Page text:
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Against Prejudice
By Stephen M. Rich
Contemporary psychology defines prejudice broadly, rejecting traditional views that equate prejudice with hostility and emphasizing the role of unconscious mental processes. A growing number of legal scholars have seized upon this new cognitive account of prejudice as a basis to expand the enforcement of antidiscrimination law’s prohibition against status-based disparate treatment. This Article challenges that dominant approach, arguing that rather than expanding legal protections against discrimination, it instead exploits the intuitive appeal of theories that define discrimination by the defendant’s invidious intent and overlooks the fact that disparate treatment liability turns on proof of status causation and not necessarily on evidence of motive. This Article presents a normative discussion of the ways in which disparate treatment doctrine is intended to balance equality commitments against a commitment to preserve the legitimate exercise of employer discretion and argues that the cognitive account of prejudice threatens to narrow rather than expand the law’s protections. This Article also discusses status-based voluntary compliance measures motivated by the employer’s self-interest, or “discrimination as compliance,” and argues that such measures may be, and should be, addressed under disparate treatment doctrine and cannot adequately be addressed by relying on the cognitive account of prejudice.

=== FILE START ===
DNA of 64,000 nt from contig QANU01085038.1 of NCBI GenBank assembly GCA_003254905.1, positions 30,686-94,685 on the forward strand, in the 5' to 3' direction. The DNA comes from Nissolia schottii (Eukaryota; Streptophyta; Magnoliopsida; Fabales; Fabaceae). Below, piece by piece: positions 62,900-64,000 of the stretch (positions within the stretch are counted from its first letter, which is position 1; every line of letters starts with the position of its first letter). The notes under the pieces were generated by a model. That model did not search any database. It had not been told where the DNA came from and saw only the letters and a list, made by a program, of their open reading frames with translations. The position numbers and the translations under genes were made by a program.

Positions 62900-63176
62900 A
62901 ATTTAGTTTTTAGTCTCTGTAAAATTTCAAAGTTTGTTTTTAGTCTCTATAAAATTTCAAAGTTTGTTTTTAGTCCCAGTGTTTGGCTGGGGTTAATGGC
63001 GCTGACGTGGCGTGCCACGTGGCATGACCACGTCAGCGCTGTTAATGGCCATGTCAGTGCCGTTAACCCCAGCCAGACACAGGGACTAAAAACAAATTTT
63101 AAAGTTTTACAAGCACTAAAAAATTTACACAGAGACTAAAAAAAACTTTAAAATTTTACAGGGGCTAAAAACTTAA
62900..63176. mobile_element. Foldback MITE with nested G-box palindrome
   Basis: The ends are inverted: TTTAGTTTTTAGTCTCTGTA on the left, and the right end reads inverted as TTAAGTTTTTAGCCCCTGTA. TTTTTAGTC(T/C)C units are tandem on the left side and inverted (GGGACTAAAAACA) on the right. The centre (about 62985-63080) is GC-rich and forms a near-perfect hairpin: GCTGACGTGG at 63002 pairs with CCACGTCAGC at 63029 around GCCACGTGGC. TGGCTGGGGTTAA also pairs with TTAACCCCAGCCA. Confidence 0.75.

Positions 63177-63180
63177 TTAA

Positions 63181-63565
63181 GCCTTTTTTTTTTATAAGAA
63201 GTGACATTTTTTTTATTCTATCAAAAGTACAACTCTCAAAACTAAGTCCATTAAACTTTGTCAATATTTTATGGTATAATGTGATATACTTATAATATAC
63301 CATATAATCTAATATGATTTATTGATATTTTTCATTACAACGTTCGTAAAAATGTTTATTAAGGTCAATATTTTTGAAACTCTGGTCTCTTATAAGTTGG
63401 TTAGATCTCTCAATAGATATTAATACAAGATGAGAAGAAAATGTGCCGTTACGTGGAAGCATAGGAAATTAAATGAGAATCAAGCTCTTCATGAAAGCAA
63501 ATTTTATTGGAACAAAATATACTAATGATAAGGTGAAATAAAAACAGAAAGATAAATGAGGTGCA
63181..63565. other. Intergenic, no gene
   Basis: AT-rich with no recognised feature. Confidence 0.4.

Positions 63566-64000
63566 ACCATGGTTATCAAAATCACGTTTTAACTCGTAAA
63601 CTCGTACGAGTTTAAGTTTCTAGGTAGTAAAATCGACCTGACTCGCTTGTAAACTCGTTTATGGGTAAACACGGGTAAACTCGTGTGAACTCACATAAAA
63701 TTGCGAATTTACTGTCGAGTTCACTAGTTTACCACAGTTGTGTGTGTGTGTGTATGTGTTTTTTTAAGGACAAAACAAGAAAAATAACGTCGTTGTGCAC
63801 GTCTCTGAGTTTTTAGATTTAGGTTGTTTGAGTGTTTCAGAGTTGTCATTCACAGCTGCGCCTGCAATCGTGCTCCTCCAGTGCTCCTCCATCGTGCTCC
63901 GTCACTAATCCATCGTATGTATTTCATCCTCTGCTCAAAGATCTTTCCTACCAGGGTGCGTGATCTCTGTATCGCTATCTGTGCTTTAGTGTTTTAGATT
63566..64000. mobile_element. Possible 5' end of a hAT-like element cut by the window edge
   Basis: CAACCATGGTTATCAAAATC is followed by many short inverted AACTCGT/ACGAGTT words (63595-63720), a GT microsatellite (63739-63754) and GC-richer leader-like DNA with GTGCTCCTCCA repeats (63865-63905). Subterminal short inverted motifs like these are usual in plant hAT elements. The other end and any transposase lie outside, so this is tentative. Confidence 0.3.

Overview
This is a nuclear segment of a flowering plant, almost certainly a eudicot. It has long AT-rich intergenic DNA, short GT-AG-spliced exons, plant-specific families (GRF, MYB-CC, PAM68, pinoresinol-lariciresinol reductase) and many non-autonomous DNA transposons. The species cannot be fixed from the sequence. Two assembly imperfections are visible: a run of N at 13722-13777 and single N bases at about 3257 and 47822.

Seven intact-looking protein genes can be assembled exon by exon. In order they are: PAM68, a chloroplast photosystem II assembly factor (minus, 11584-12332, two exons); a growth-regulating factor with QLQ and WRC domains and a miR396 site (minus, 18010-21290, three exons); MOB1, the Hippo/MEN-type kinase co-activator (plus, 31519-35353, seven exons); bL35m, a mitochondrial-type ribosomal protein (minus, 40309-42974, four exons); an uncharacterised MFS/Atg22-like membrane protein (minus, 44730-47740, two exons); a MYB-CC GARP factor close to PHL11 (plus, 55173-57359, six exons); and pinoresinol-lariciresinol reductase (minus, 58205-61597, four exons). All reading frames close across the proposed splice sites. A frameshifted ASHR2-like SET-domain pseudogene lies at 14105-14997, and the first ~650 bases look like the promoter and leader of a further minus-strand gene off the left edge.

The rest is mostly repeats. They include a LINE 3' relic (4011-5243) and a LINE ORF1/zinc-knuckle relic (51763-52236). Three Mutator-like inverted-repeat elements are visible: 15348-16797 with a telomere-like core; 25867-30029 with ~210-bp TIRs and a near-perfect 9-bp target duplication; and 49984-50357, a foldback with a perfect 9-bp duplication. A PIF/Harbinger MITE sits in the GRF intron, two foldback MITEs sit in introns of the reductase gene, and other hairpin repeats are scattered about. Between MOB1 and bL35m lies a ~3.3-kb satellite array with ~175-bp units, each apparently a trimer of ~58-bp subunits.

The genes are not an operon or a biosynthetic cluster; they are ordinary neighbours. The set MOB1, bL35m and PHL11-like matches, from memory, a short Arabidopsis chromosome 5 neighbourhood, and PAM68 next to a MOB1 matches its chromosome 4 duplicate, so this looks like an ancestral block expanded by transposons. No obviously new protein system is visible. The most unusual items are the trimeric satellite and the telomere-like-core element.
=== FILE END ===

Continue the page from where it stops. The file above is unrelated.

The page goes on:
About This Content
Keywords: Rich, Prejudice, antidiscrimination law, discrimination as compliance, cognition
Content Type: Article
Media Type: Print
Author: Stephen M. Rich
Publish Date: November 2011
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